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GMO Research Studies

Here are some of the issues and studies discussed in “Washington’s Food Fight,” as well as links to the original studies to help you come to your own conclusion.

Will labeling drive up food prices?

A study by the Washington Research Council says that labeling genetically modified food could cost a family of four in Washington state between $200 to $520 more a year in grocery bills. That cost could go up to nearly $800 for a family of six.

However, a different study by Emory University showed that customers will only see prices go up by $1.27 a year. The study found that printing new labels are a “one-time expense” for food companies, and would result in “little or no change” in food prices.

Are GMOs safe to eat?

In “Washington’s Food Fight,” GMO opponents point to a peer-reviewed animal feeding study that was done in France over the course of two years. The study found that lab rats fed GMO corn had more tumors, organ failure and premature death than the control rats. A list of other studies provided by opponents show that GMOs have been linked to 65 other health risks, ranging from infertility to allergies.

On the other side, GMO supporters say there have been more than 600 peer-reviewed scientific studies vouching for the safety and nutritional wholesomeness of genetically engineered foods. The U.S. Food and Drug Administration says on its website that “genetically engineered plants must meet the same requirements, including safety requirements, as foods from traditionally bred plants.” The FDA requires the seed developers to do an analysis of “fiber, protein, fat, vitamins, and minerals,” and determine if the food contains any “toxic or allergenic” materials.

 Do GMOs increase pesticide use?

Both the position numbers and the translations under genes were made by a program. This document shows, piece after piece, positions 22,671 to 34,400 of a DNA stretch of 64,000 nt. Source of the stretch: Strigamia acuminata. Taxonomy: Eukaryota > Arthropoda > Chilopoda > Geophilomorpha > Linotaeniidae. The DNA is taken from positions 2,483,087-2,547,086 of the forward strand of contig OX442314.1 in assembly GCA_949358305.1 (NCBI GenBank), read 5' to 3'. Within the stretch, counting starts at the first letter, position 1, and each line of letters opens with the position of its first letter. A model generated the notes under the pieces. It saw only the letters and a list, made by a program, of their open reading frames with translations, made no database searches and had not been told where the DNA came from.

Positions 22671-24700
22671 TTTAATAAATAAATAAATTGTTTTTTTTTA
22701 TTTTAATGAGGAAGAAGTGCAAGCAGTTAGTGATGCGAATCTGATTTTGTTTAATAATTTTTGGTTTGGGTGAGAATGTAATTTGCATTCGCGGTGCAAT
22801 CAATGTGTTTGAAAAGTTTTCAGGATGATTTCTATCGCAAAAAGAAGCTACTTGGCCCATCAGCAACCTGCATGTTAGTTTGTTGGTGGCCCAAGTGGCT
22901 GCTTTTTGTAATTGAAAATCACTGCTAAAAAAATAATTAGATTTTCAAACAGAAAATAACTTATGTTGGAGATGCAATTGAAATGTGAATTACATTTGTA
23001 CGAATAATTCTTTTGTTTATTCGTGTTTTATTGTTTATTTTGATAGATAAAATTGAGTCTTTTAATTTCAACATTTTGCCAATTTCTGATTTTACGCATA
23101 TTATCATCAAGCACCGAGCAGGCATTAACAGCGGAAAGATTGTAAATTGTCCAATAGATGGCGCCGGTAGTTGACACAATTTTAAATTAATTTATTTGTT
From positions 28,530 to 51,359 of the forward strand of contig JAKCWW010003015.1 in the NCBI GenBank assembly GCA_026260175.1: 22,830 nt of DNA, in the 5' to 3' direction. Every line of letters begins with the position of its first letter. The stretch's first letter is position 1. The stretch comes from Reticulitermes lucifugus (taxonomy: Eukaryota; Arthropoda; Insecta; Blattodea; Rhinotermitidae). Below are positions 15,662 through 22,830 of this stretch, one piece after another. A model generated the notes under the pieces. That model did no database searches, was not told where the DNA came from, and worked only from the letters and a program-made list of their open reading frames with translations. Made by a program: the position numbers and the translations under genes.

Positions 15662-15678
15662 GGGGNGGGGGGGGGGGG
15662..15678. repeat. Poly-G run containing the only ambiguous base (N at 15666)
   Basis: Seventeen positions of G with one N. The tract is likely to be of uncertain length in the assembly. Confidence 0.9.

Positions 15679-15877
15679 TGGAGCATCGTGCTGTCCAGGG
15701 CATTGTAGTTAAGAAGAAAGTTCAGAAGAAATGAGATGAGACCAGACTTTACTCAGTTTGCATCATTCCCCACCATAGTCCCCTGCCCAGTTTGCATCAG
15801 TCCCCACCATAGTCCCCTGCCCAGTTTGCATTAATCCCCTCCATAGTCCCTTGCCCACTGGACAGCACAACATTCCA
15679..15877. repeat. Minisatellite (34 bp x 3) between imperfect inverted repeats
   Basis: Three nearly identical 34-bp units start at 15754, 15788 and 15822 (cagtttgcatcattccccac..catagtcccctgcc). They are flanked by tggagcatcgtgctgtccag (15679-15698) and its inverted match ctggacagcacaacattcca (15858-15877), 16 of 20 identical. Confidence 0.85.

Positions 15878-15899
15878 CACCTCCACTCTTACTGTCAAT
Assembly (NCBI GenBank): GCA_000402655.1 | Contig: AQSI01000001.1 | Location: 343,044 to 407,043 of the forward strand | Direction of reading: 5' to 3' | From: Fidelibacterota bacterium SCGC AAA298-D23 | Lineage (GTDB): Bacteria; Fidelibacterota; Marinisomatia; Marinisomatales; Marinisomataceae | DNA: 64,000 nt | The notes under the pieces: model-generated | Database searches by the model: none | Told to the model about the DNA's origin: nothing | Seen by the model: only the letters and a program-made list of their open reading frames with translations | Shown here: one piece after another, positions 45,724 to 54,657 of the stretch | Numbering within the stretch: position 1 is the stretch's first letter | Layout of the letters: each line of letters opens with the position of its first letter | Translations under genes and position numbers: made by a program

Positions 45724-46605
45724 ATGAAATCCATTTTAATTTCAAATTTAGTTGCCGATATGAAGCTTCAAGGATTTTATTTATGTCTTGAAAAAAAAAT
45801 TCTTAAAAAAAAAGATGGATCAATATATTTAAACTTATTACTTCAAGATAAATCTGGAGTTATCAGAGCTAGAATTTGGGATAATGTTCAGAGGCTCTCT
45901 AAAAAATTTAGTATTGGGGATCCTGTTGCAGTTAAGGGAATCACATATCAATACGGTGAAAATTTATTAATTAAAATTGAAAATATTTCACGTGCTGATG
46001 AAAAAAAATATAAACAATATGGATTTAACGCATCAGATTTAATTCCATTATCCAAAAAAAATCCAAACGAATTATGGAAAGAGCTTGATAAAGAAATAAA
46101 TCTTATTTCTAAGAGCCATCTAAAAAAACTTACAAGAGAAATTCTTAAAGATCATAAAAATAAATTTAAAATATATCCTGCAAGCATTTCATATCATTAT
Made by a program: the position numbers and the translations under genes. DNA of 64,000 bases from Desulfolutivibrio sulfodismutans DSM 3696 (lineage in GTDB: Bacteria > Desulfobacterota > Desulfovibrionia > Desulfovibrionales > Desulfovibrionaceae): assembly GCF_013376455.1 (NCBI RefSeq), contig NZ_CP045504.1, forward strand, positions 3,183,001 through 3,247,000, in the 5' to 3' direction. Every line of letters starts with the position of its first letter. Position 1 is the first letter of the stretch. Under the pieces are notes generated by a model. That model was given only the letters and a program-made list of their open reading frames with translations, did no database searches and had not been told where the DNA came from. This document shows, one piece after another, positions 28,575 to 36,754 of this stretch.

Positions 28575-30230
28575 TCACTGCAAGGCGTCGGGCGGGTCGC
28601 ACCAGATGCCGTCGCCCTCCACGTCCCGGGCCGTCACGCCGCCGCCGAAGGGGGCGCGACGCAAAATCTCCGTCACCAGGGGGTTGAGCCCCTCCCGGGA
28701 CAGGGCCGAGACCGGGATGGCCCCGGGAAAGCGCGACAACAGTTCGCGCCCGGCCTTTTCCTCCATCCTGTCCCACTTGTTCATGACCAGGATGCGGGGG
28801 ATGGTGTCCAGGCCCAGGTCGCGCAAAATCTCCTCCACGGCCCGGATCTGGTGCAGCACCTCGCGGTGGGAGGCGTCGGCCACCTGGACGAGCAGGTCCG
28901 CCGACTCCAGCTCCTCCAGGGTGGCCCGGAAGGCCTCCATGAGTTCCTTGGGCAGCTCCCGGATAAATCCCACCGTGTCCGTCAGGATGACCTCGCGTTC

Charles Benbrook, who is interviewed in “Washington’s Food Fight,” analyzed 16 years of government data on corn, soybeans and cotton. He found that pesticide use dropped significantly during the first six years. But after that, weeds became resistant and began to spread. Overall, pesticide use has increased by 400 million pounds, according to the study.

More information

Both of the campaigns involved in Initiative 522 have resources on their websites: Yes on 522 and No on 522.

UPDATE: In October, the Washington State Academy of Sciences released a new report about what would happen if Initiative 522 passes. The group is made up of scientists and engineers, and the report was requested by a bipartisan group of state legislators.

The report found that GMO foods are “safe given the current state of knowledge and evidence,” with no documented long-term health effects in scientific studies.

However, it called for “continued surveillance of long-term health effects” of both GMO and non-GMO foods. It noted that some scientific authors are concerned that most of the studies done on GMO food have been “short-term studies, mostly nutritional studies, with limited toxicological information.”

While the authors of the report do not provide a dollar figure, they believe that food prices will increase if the initiative passes.

“Mandatory labeling, especially at a state versus federal level, is likely to affect trade and impose higher costs on firms producing and selling products in Washington. These costs are likely to be passed on to the consumer resulting in higher food prices,” the report said.

You can read the full 30-page report here.